The World Anti-Doping Agency (WADA) has published its ‘Independent Observers Report’, which serves as an overall evaluation of the anti-doping efforts and processes in place during the 2016 Rio Olympic Games.
The report praises the Laboratório Brasileiro de Controle de Dopagem (Brazilian Doping Control Laboratory) for effectively responding to WADA and/or IOC requirements as a result of the McLaren report, saying that the lab was, overall, ‘superbly equipped, operated very securely and generally very efficiently. ‘The Brazilian lab now represents ‘an outstanding legacy from the Games for the anti-doping movement in South America,’ reads the report.
However, through its observations of the anti-doping system, including the test distribution planning, sample collection and transport to the WADA-accredited anti-doping laboratory in Brazil, among other things, the Independent Observers (IO) list out several key, eye-opening ‘failings’ within the same document. Quite candidly, the report reads, ‘it was only due to the enormous resourcefulness and goodwill of some key doping control personnel working at the Games that the process did not break down entirely.’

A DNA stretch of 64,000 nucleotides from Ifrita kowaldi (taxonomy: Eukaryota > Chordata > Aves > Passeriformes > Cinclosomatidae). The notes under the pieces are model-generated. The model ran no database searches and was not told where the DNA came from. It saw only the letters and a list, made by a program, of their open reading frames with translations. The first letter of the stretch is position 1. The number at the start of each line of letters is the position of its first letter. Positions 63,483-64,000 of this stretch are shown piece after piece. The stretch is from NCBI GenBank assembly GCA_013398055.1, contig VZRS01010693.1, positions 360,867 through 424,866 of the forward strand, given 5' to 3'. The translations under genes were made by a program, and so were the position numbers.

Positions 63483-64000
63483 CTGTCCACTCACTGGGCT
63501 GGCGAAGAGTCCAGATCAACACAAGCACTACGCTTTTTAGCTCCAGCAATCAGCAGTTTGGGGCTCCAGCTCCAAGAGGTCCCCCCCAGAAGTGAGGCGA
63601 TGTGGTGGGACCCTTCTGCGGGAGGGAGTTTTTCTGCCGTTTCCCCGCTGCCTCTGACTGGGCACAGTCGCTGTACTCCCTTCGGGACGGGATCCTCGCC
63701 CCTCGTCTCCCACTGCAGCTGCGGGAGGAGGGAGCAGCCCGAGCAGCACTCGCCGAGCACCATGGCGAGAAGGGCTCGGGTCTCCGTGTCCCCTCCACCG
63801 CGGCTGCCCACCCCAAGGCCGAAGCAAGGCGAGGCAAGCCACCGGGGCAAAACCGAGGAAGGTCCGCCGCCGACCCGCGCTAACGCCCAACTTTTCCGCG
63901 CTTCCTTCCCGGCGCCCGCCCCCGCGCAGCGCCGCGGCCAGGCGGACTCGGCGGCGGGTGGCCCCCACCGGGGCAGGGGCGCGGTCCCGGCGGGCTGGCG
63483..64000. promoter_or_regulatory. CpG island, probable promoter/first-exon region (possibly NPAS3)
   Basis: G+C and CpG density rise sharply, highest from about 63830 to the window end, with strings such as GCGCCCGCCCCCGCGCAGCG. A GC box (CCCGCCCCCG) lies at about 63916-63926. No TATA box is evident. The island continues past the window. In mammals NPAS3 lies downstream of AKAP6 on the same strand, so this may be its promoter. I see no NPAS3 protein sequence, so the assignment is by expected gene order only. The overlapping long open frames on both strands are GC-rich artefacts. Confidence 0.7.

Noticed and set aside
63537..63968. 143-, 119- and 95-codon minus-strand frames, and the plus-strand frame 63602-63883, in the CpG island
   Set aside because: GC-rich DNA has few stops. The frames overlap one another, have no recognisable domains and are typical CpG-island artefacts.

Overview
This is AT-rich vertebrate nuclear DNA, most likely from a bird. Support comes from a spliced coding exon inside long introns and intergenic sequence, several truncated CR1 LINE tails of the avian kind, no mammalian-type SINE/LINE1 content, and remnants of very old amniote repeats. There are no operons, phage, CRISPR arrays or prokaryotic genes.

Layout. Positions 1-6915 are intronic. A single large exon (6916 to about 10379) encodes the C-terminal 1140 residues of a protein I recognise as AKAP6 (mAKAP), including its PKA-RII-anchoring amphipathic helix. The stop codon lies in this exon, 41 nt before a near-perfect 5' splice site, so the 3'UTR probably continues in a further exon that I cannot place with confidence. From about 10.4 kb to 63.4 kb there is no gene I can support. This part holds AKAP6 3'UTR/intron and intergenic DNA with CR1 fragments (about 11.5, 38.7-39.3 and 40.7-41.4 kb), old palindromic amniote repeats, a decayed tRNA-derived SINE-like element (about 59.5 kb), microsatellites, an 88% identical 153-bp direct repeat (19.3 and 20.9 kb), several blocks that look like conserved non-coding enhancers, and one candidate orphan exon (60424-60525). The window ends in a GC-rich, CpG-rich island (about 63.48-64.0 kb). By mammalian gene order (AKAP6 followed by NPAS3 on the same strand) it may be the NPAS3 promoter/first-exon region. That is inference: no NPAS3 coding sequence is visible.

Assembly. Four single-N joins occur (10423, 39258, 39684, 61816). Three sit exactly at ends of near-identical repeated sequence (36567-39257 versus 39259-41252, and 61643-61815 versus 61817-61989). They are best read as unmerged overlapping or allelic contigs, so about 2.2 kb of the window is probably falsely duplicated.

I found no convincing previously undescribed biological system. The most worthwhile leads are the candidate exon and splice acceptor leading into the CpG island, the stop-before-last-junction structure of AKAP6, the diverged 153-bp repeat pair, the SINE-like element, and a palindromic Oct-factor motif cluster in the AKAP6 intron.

The IO assessed that there was a ‘lack of coordination/unified approach among the management team in the Rio 2016 anti-doping department during the Games itself.’ The report describes how budget cutbacks meant restricted resources, such as a loss of a contract for trained phlebotomists, as well as 30% fewer system chaperones than originally anticipated.
Logistical problems also plagued the Games’ anti-doping efforts, as the ‘lack of proper test events’ highlighted the inadequate staff training and sport-specific knowledge at particular venues. Proper doping control equipment and technology in the Athletes Village and competition venues was also lacking, as was a significant amount of athletes’ whereabouts information. For the latter issue, as of August 8th, only 4,795 of the 11,303 (42%) athletes entered for the Games were providing whereabouts information in ADAMS, the Anti-Doping Administration and Management System.
As Therapeutic Use Exemptions (TUEs) have been in the headlines as of late due to the medical data hack spanning multiple sports, it’s worth noting that the TUE Committee in Rio received a total of 67 applications, with 15 of those having been for substances or administration methods for which a TUE was not required. The TUEC granted all of the remaining 52 TUE applications.
You can review the WADA IO Report in its entirety here.